Friday 25 January 2013


Brian Aldiss, 1961
(January 2013)

              Obeying an inalienable law, things grew, growing riotous and strange in their impulse for growth.

So ‘growing’ very much the theme, then.

If you’ll forgive me my now trademark geo-rotational pedantry, chapter two gives us this gem-

              Throughout the eons, the pull of the moon had gradually reduced the axial revolution of its parent planet to a standstill, until day and night slowed, becoming fixed forever: one on one side of the planet, one on the other.

Now, correct me if I’m wrong, but if the earth stopped spinning about its axis completely, wouldn’t that just lead to a day-night cycle spanning a year instead of 24 (and a bit) hours? In order to get one side fixed always in day and the other always in night then the earth would still have to spin around its axis, just much more slowly than at present, and at a rate exactly matching the rate of orbit around the sun. Try it with a couple of coins; to keep the same point of the satellite pointed towards the focus, you have to turn it through a full 360º for every complete orbit.

The premise for this book is that, at some unspecified but hugely distant point in the future, plants have taken over the earth and killed off all but a handful of animal species. They’re motile and bordering on the sentient. Giant veg-spiders have colonized the moon, and the stunted remnants of humankind eke out a meagre existence in the canopy of a single, continent-spanning banyan tree. Truffles are self-aware.

This, then, is clearly science fiction where ‘science’ is very much the subordinate partner. So basically just ‘fiction’.

Not an overly long book either, at a little under 300 pages, but it was still fairly slow going. The final third in particular was a slog and something I'd have probably put down if I hadn't come all that way already. I’m all for comprehensive worldbuilding in my SF (though I do think vast swathes of the fan community over-value it to the point of fetishization), but I need a little bit more than just that to pull me through. The characters are all idiot-children with internal and external monologues barely higher than, ‘Me Ugg. Ugg make fire. Fire hot,’ and the plot is basically a series of unfortunate events. There’s a journey, things happen. That’s pretty much it.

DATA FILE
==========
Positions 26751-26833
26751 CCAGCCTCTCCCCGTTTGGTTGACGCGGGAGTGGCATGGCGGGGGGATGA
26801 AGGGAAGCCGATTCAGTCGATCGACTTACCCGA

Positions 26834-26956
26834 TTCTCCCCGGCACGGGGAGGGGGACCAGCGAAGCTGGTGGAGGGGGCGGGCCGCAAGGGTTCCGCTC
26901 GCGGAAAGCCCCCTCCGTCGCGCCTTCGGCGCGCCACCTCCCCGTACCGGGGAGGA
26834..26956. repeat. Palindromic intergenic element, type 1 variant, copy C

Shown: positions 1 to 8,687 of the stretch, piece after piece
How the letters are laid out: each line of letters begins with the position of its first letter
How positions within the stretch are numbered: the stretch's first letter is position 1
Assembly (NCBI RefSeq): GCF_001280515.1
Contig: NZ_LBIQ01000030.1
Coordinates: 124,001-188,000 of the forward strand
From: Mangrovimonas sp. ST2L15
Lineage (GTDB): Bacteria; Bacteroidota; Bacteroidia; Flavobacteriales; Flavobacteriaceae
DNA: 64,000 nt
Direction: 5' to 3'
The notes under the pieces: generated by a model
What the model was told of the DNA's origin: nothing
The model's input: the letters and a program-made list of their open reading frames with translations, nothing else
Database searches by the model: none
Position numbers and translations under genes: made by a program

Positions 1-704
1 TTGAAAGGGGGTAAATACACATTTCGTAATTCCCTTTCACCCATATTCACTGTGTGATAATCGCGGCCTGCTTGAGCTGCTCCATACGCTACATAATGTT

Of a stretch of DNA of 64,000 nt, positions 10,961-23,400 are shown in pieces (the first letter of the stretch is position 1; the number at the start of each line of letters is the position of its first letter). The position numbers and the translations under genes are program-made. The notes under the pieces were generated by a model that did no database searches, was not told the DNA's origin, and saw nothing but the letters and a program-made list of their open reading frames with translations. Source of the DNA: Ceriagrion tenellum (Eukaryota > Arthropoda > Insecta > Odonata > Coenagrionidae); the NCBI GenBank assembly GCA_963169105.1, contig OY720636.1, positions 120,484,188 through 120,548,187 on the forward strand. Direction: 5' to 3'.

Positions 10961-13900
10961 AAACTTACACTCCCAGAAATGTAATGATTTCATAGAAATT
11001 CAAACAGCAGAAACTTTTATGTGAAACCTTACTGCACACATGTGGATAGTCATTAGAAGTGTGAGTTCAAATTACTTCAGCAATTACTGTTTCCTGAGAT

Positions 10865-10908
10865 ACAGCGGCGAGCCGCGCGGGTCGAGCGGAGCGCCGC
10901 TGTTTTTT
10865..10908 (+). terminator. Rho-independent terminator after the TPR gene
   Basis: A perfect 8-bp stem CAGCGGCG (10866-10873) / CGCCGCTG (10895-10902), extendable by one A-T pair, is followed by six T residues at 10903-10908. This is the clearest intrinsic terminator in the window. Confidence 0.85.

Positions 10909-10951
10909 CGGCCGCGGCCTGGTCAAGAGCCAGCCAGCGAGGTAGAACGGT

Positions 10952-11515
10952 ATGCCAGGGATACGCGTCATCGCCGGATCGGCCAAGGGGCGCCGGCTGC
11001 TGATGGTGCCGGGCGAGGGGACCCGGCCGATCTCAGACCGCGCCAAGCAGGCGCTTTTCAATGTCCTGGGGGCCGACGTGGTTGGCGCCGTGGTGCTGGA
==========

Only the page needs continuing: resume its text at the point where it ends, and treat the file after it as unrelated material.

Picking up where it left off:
So science fiction without science, and fiction without character or plot. Doesn’t sound all that promising really, does it?

What marks Hothouse out, though, is its almost lovingly unsentimental take on the daily brutalities of the natural world. Tennyson gets the requisite nod as the world is described as ‘green in tooth and claw’ and that’s the book in a (mutated, evolved, unrecognizably terrifying) nutshell. Humans, and thus the lead characters, are just another link in the food chain, and a pretty weak one at that. No point investing them with too much in the way of personality if they’re just going to end up as fertilizer.

And of course, that’s how we’re all going to end up. It’s all very well looking to the stars to gain that feeling of cosmic insignificance, but the roots (sorry) of that feeling lie far, far closer to home. This is a truly Darwinian vision that accurately and devastatingly puts humankind’s pretentions as a species in their proper, insignificant place. Hard to think of a more immediate memento mori than the one sprouting at the bottom of your garden.


  1. Plants take over the world, and truffles are Um. I don't think I'll pick this up, but I am kind of fascinated by that idea--in an amused-and-yet-baffled way!

    1. Yeah, I'd be hard pushed to recommend this. It's certainly not without value, but it is an almost archetypal example of the standard criticisms of SF; that it's all about concepts with no regard for plot or character. It would definitely not be something I gave to someone new to the genre.

      Thanks for stopping by and commenting, btw.

  2. 1/2 of Canada would be underwater

    Your not Canadian right?

    I was just gonna buy this so I'm so glad I saw this post...phew!!..../sarcasm ;)

    1. No great loss. It's mostly ice anyway, eh?

      Glad to have been of service, prevention is better than cure and all that ;)